So, I Finally Got Around To Reading The Bike Snob NYC Books
Famed bike blogger, Eben Weiss, who calls himself Bike Snob NYC, has published a couple of books about cycling. Before I get into a review about these books, I want to give my perspective on the Bike Snob NYC blog. I’m not sure how I found out about it, but I managed to add the BSNYC blog to my RSS feed during my earlier ‘hoard everything bike culture related’ days. Because I’d ended up with so much content to sift through, I never got around to properly following the Bike Snob NYC blog. Not knowing anything about Bike Snob NYC or his standpoint on cycling, I had no pre-set expectations of his books.
That being said, when I read some of the good reviews of his first book, self-titled Bike Snob, I decided to add it to my reading list. It made it onto the Amazon Wish List, and eventually into my mailbox.
When I started reading Bike Snob, I became an instant fan of his writing style and sense of humor. He is very direct in articulating his thoughts and opinions, which come across as authentic and clever. He didn’t seem to hold anything back – towards cyclists, non-cyclists or even himself – and I found myself actually laughing out loud of some of his funny remarks.
Bike Snob, kicks off with a little history of bicycles. Then it rolls into a clever breakdown of the bike culture and the different subsets within it. I couldn’t help but find a little “Retro-Grouch” and “Lone Wolf” in me. I really enjoyed his perspective on urban and fashion cyclists. Snob also tackles the fear and intimidation of riding and how to overcome them, while bringing in a common-sense perspective on practical cycling. Bike Snob closes with ‘A Brief Guide To Etiquette for Non-Cyclists’, highlighting some of the funny, yet annoying things people do and say around cyclists.
The Enlightened Cyclist is written with the same wit and humor as the first book, but with a more focused view on commuting and practical cycling. Snob does an excellent job at examining the human nature of commuting, along with some great revelations from his own experiences. He has a whole section that calls out, not only driver on cyclist behavior, but also cyclist and cyclist on driver behavior.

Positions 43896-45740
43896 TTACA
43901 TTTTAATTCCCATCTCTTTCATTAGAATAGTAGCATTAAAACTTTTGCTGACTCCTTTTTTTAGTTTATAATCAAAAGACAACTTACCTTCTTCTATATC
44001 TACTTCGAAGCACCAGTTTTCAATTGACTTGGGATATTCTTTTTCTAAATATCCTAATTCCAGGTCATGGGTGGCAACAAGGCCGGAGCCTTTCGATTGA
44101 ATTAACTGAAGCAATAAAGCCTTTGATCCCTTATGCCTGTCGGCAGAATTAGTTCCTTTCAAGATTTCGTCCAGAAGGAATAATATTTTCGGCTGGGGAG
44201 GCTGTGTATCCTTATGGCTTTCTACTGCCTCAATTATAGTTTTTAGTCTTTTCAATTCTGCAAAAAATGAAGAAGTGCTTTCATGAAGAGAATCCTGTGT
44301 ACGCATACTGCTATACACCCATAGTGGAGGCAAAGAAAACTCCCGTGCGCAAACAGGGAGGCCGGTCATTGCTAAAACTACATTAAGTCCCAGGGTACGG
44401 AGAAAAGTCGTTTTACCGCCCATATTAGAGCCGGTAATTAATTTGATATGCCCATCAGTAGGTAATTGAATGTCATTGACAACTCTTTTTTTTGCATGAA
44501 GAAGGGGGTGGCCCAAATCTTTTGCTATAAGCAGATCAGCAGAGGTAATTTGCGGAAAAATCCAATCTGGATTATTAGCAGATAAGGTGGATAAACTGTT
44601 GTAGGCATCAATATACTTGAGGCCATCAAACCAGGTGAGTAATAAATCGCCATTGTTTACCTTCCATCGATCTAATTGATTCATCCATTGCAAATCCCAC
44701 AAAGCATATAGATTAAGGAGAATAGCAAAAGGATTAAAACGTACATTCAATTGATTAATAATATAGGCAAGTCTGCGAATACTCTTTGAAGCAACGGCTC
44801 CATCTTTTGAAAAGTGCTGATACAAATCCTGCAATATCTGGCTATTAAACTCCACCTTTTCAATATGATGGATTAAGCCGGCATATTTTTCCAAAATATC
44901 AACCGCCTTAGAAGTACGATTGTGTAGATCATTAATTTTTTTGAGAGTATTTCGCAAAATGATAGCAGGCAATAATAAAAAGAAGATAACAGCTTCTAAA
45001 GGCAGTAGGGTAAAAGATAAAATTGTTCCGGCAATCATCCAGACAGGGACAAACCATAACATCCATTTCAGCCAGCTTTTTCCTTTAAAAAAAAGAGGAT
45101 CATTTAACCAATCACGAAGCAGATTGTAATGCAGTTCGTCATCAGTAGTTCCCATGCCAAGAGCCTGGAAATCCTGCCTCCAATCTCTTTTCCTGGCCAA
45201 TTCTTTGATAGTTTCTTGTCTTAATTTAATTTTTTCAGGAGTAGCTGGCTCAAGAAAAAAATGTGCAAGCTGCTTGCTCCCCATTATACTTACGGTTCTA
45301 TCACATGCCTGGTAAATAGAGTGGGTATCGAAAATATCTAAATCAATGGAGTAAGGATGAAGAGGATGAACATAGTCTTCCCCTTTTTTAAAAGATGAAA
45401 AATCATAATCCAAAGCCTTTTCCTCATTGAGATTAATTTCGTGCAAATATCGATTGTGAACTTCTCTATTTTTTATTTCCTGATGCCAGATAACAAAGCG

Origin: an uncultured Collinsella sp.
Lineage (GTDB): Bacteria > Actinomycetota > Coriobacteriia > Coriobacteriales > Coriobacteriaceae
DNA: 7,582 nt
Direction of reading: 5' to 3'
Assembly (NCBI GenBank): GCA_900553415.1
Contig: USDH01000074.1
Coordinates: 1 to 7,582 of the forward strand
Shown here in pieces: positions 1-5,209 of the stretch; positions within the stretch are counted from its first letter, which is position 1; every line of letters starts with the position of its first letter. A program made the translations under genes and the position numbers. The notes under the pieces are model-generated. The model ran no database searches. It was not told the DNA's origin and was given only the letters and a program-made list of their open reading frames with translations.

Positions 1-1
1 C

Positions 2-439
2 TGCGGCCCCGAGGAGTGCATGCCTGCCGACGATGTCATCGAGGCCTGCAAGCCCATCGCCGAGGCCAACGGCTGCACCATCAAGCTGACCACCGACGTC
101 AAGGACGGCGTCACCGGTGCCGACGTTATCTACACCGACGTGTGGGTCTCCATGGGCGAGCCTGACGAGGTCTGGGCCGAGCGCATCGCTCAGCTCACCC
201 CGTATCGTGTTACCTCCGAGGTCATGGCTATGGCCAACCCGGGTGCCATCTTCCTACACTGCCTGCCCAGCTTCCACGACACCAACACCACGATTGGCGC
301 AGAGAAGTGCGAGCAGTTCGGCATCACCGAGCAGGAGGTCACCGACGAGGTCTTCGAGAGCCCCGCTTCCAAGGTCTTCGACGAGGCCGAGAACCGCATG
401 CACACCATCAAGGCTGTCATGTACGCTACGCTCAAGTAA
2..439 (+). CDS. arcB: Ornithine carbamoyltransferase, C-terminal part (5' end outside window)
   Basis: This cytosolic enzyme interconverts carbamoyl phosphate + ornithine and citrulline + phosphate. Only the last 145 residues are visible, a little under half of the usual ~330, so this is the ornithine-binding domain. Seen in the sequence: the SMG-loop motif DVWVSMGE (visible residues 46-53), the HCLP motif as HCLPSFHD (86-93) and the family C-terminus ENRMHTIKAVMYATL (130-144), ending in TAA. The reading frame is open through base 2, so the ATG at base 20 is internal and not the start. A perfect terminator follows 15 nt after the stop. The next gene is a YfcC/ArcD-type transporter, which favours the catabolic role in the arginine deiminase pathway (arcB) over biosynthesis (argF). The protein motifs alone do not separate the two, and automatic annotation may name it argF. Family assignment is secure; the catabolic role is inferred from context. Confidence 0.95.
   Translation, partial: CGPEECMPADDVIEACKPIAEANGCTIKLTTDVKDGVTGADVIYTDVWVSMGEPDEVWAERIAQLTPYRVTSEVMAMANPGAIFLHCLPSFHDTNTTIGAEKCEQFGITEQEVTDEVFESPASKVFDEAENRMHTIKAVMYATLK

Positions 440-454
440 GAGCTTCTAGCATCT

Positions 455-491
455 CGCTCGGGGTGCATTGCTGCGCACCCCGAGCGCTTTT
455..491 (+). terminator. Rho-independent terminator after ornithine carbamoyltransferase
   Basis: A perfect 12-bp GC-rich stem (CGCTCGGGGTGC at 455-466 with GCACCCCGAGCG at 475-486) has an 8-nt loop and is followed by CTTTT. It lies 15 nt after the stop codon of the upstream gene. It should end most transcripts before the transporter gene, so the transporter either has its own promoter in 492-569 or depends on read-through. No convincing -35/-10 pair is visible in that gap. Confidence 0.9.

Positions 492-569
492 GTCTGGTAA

Snob also writes about the perception of cyclists. Even though I’m a fan of Steve Carell and Pee-Wee, I completely agreed with Snob’s description of the film an TV’s poor portrayal of cyclists.
Like the breakdown of bike sub-culture in the first book, The Enlightened Cyclist does a great dissection of some of the different styles of bikes as well as some popular types of rides.
Overall, the second book does an excellent job of putting bike commuting into perspective. One quote from the The Enlightened Cyclist really stood out for me: “… I believe that as long as you operate your vehicle compassionately and responsibly, it doesn’t matter what kind of vehicle it is.” To me, this articulates how Snob doesn’t try preach the entitlement of cycling, but rather how we should all be better to each other on the road.
From an advocacy perspective, Snob was dead on when he wrote that “You can’t – or at least shouldn’t – try to make somebody do something they don’t want to do…At the same time, though, you can make it easier for people to do something they want to do…” For me that read, bicycling isn’t for everybody and you shouldn’t expect everybody to share your love for it. However, those who want to cycle shouldn’t have so many barriers or obstacles to overcome.
What I really enjoyed about both of his books is that, despite being written by somebody using the name “Bike Snob”, they weren’t crammed from cover to cover with self-absorbed bike love. In fact, he takes a cheerful jab at all cyclists (some more than others) and non-cyclists alike. His stories kept me inspired to ride, while giving me a nice point of view on how to not take cycling so seriously.